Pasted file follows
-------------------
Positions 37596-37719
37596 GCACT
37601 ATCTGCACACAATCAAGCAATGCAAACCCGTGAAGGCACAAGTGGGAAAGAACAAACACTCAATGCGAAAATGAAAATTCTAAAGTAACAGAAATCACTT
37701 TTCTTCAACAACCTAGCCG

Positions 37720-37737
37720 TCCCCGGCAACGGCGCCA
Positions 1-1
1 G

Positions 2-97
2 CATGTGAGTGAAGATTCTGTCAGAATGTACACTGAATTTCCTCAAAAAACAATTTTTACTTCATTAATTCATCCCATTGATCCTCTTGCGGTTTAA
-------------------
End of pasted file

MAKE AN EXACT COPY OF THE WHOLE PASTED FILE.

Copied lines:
Positions 37596-37719
37596 GCACT
37601 ATCTGCACACAATCAAGCAATGCAAACCCGTGAAGGCACAAGTGGGAAAGAACAAACACTCAATGCGAAAATGAAAATTCTAAAGTAACAGAAATCACTT
37701 TTCTTCAACAACCTAGCCG

Positions 37720-37737
37720 TCCCCGGCAACGGCGCCA
Positions 1-1
1 G

Positions 2-97
2 CATGTGAGTGAAGATTCTGTCAGAATGTACACTGAATTTCCTCAAAAAACAATTTTTACTTCATTAATTCATCCCATTGATCCTCTTGCGGTTTAA